Fish monitoring will help our environmental unit to understand fish abundance, fish movement and fish health above and below the slide site. Fish monitoring will allow for the quantification of the migration time for individual fish of select species, size and sex. The First Nations Leadership Panel has supported fish monitoring and capture techniques via consensus amongst leaders.
What fish monitoring methods are being used for?
- Hydroacoustic monitoring
- Radio tag monitoring
- Blood sampling
How does hydroacoustic monitoring work?
Hydroacoustic monitoring uses sonar technology to monitor fish underwater. Experts can continually track and monitor fish’s location through acoustic sound vibrations as they reach a specified target. This method of monitoring helps track and monitor fish positions around the slide site. Hydroacoustic monitoring stations are set up below and above the slide site for data collection. This can provide insight into the number of fish attempting to pass through the site.
How do radio tags work?
Radio tags are inserted into a fish’s stomach. The tag is harmless to migrating fish because as they move upstream, they do not eat. The radio tag emits a signal that is then received by a shore-based receiver. Resulting data, collected by the shore-based receiver, will inform the environmental unit on the survival success rate of the fish, once they reach their terminal spawning grounds.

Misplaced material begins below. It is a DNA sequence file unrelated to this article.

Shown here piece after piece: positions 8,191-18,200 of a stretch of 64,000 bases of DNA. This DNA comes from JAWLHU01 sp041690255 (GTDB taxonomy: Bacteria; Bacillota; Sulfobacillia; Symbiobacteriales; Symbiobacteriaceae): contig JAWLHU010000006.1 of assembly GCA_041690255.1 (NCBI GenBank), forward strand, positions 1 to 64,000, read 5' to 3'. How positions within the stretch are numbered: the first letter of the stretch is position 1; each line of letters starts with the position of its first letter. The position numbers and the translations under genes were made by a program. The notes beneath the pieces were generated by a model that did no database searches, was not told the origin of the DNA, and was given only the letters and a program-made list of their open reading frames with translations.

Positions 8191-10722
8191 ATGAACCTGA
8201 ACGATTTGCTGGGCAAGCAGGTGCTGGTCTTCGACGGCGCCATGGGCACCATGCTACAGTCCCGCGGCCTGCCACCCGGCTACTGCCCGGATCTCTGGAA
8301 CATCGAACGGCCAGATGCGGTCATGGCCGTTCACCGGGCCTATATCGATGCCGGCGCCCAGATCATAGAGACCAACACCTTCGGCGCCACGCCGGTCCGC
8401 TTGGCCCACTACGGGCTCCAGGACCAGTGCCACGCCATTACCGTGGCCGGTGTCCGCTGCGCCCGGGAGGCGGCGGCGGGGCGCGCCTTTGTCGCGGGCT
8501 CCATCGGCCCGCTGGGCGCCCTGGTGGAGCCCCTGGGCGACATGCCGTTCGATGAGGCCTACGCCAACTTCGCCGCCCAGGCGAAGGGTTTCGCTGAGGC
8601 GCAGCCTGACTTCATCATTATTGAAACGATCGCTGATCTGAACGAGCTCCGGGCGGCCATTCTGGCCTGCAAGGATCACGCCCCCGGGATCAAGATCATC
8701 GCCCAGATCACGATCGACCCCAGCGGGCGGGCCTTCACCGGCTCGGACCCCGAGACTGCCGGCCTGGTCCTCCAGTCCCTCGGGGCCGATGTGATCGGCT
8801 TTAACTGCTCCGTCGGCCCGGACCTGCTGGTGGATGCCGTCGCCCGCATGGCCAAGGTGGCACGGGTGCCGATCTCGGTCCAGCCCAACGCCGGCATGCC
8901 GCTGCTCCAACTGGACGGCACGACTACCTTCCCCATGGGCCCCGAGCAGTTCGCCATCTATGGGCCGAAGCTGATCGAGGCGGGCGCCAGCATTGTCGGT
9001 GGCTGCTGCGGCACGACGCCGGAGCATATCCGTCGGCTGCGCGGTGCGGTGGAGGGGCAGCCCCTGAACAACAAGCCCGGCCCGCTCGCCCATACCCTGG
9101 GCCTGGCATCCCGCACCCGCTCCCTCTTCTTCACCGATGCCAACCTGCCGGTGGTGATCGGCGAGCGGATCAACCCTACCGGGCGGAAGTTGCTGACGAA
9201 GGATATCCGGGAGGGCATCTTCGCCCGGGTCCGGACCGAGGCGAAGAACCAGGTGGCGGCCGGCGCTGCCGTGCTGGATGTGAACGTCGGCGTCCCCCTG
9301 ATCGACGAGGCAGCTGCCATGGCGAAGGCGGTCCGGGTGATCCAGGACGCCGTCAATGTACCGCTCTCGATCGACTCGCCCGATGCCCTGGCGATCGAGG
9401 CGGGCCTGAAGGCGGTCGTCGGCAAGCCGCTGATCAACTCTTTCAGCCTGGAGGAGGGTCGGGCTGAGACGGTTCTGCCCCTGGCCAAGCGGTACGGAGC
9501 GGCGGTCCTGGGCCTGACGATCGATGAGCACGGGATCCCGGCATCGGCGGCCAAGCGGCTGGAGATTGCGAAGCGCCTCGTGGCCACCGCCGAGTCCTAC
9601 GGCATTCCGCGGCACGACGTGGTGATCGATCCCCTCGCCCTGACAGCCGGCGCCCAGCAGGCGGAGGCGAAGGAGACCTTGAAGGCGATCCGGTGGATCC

What is the purpose of blood sampling?
A small sample of blood above and below the slide will be collected to help the environmental unit assess the energy reserves of the fish once they have passed the obstruction. Blood samples will measure the bioenergetic markers of the fish. This will help to determine their bioenergetic condition once they arrive at their migration spawning grounds.
What fish capture techniques are being used to support monitoring efforts?
The most frequently used method for capturing fish for monitoring purposes in the area is beach seining. Extreme flood conditions upstream the slide site are depositing significant amounts of debris into the water. This is making beach seining capture difficult and dangerous for personnel. Contingency capture techniques are being considered, including dip netting, fish wheels, and diversion weirs.